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Aluminum

Aluminum (or aluminium) is a soft, lightweight, silvery metal. It is an element in the boron group on the periodic table of elements, with the symbol Al and atomic number 13. On the earth’s crust, aluminum is the most abundant metal, and the third most abundant of all elements on the earth’s crust, after oxygen and silicon. It accounts for 8% of the weight of the Earth’s solid surface.

Because aluminum is a highly reactive metal, it doesn’t occur in nature in a pure form. Aluminum forms a high-energy chemical bond with oxygen, so pure aluminum can only be found in environments that lack abundant oxygen. On the Earth’s crust, aluminum is found in over 270 minerals, the most common of which is bauxite ore. Since it is so reactive, aluminum is useful as a catalyst or additive in chemical mixtures.

One of aluminum’s special properties is that it is able to resist corrosion. This is because a thin surface layer of aluminum oxide forms when the metal is exposed to air; this layer prevents the additional oxidation that would otherwise cause rust.

Aluminum is a good thermal and electrical conductor. It is a lightweight metal, having about one-third the density and stiffness of steel. It is ductile and malleable, which means it can be easily machined, cast, and extruded. Under normal circumstances, aluminum is not soluble in water or alcohol. Aluminum also has a high reflectance, making it useful for mirrors. In addition, because aluminum retains its full silvery reflectance in powdered form, it is often used for silver paints.

Aluminum easily forms alloys with elements such as copper, zinc, magnesium, manganese and silicon. Today, many metal materials that are referred to as “aluminum” are actually alloys. Aluminum foil, for example, is usually an alloy of 92% to 99% aluminum. Because of their high strength-to-weight ratio, aluminum alloys are important for the aerospace industry and other areas of transportation and building.

Aluminum has nine isotopes, though only two of them occur naturally. Aluminum isotopes are useful in dating marine sediments, manganese nodules, glacial ice, quartz in rock exposures, and meteorites.

Feldspars, the most common group of minerals in the Earth’s crust, have aluminum as one of their important components. Aluminum also occurs in the minerals beryl, cryolite, garnet, spinel and turquoise. In addition, the metal plays an important role in the formation of certain gemstones. Impurities in Al2O3, such as chromium or cobalt, cause the formations of rubies and sapphires. Pure Al2O3, known as Corundum, is one of the hardest materials known.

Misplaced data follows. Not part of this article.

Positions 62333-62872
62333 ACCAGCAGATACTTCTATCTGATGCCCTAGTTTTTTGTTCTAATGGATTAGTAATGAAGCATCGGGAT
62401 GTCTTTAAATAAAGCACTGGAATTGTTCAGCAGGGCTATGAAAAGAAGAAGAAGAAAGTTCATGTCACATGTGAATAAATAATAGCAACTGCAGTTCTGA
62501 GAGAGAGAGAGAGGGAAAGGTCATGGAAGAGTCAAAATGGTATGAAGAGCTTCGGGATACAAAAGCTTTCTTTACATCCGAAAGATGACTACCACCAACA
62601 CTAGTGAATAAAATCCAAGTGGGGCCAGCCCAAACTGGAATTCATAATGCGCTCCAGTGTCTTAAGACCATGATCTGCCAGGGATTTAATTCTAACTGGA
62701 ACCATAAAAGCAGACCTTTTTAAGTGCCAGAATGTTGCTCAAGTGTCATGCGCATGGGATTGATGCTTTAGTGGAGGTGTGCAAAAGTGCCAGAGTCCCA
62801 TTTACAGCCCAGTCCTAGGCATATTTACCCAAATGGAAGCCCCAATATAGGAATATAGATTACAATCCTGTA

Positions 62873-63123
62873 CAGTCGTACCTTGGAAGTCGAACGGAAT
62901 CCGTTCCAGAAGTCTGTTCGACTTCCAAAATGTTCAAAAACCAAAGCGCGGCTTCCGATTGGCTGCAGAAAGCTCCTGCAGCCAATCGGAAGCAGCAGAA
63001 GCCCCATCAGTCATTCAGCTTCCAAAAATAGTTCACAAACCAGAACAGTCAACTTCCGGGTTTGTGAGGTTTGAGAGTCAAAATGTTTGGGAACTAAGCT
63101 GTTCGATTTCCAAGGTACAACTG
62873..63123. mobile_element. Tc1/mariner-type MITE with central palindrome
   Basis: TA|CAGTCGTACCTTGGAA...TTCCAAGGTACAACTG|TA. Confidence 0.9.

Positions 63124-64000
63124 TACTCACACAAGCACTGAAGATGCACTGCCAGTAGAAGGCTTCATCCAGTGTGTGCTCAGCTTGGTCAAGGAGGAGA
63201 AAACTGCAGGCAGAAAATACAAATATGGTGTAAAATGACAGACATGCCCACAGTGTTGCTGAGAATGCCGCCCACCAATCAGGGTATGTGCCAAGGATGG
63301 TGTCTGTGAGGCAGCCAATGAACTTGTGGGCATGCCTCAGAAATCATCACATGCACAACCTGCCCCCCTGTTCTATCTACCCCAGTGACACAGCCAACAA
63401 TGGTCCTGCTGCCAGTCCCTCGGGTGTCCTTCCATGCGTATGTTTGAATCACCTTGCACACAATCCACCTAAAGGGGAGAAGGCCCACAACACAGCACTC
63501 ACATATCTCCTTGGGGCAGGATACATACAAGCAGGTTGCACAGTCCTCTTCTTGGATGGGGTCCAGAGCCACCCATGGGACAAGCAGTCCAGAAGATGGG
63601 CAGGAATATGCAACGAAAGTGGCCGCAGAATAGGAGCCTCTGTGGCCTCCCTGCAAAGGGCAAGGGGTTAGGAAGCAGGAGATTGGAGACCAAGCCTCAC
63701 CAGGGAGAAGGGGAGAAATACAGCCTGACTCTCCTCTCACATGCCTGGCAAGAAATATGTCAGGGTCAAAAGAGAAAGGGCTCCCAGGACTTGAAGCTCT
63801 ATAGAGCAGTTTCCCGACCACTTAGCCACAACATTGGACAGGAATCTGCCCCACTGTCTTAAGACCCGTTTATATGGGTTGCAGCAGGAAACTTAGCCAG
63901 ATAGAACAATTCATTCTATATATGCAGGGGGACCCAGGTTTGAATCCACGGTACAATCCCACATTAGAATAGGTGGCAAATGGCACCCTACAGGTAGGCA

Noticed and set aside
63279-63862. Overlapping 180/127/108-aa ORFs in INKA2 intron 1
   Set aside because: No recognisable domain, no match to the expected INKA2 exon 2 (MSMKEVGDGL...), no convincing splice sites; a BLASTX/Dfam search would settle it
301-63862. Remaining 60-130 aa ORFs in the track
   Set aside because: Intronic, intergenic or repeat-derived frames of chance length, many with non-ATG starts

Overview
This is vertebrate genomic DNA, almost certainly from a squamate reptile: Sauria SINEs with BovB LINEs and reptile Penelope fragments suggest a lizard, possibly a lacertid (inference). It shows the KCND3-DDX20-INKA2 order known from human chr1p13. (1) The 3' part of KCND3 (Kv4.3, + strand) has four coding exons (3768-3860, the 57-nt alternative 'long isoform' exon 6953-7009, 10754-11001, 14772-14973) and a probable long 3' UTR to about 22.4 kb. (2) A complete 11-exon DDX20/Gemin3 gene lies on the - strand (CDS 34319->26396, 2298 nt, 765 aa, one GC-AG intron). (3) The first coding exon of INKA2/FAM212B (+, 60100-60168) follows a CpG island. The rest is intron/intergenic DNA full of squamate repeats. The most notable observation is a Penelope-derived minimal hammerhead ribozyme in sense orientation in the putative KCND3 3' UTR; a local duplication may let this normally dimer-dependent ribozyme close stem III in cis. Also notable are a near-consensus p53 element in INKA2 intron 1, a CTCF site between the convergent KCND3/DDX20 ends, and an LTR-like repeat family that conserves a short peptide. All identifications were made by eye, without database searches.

Almost all metallic aluminum is produced from the ore bauxite (AlOx(OH)3-2x). There are large deposits of bauxite in Australia, Brazil, Guinea and Jamaica, but most of the ore mined today comes from Ghana, Indonesia, Jamaica, Russia and Surinam. In order to extract the aluminum, an energy-intensive process called smelting is necessary. Compared to most other metals, aluminum is difficult to extract from ore, because of the high energy needed to reduce aluminum oxide.

Historically, aluminum was once considered a precious metal. In fact, Napoleon III is rumored to have given a banquet where his most honored guests were given aluminum utensils. In the nineteenth century, aluminum was as expensive as silver. The Washington Monument, dedicated in 1884, has a 100-ounce aluminum capstone, which at the time was the largest single piece of aluminum cast.

Major efforts to recycle aluminum began in the late 1960s, when the aluminum beverage cans became extremely popular. Aluminum is 100% recyclable, and today recovering the metal through recycling is important in the aluminum industry. In order to recycle aluminum, the scrap must be melted. This requires only 5% of the energy used to produce aluminum from ore, although up to 15% of the input material is lost as dross (an ash-like oxide).

Aluminum is the most widely used metal after iron, with global production at 31.9 million tones in 2005. Some of the uses for aluminum metal include transportation (bikes, cars, planes), packaging (cans, foil, etc.), construction (windows, doors, siding, building wire, etc.), cooking utensils, street lighting poles, sailing ship masts, and photographic equipment.

The metal was first produced in 1825 by Danish physicist and chemist Hans Christian Ørsted. He produced an impure form of the metal by reacting anhydrous aluminium chloride with potassium. However, Friedrich Wöhler is usually given credit for isolating aluminum. He conducted a similar experiment in 1827 by mixing anhydrous aluminium chloride with potassium to yield aluminum.

Aluminum


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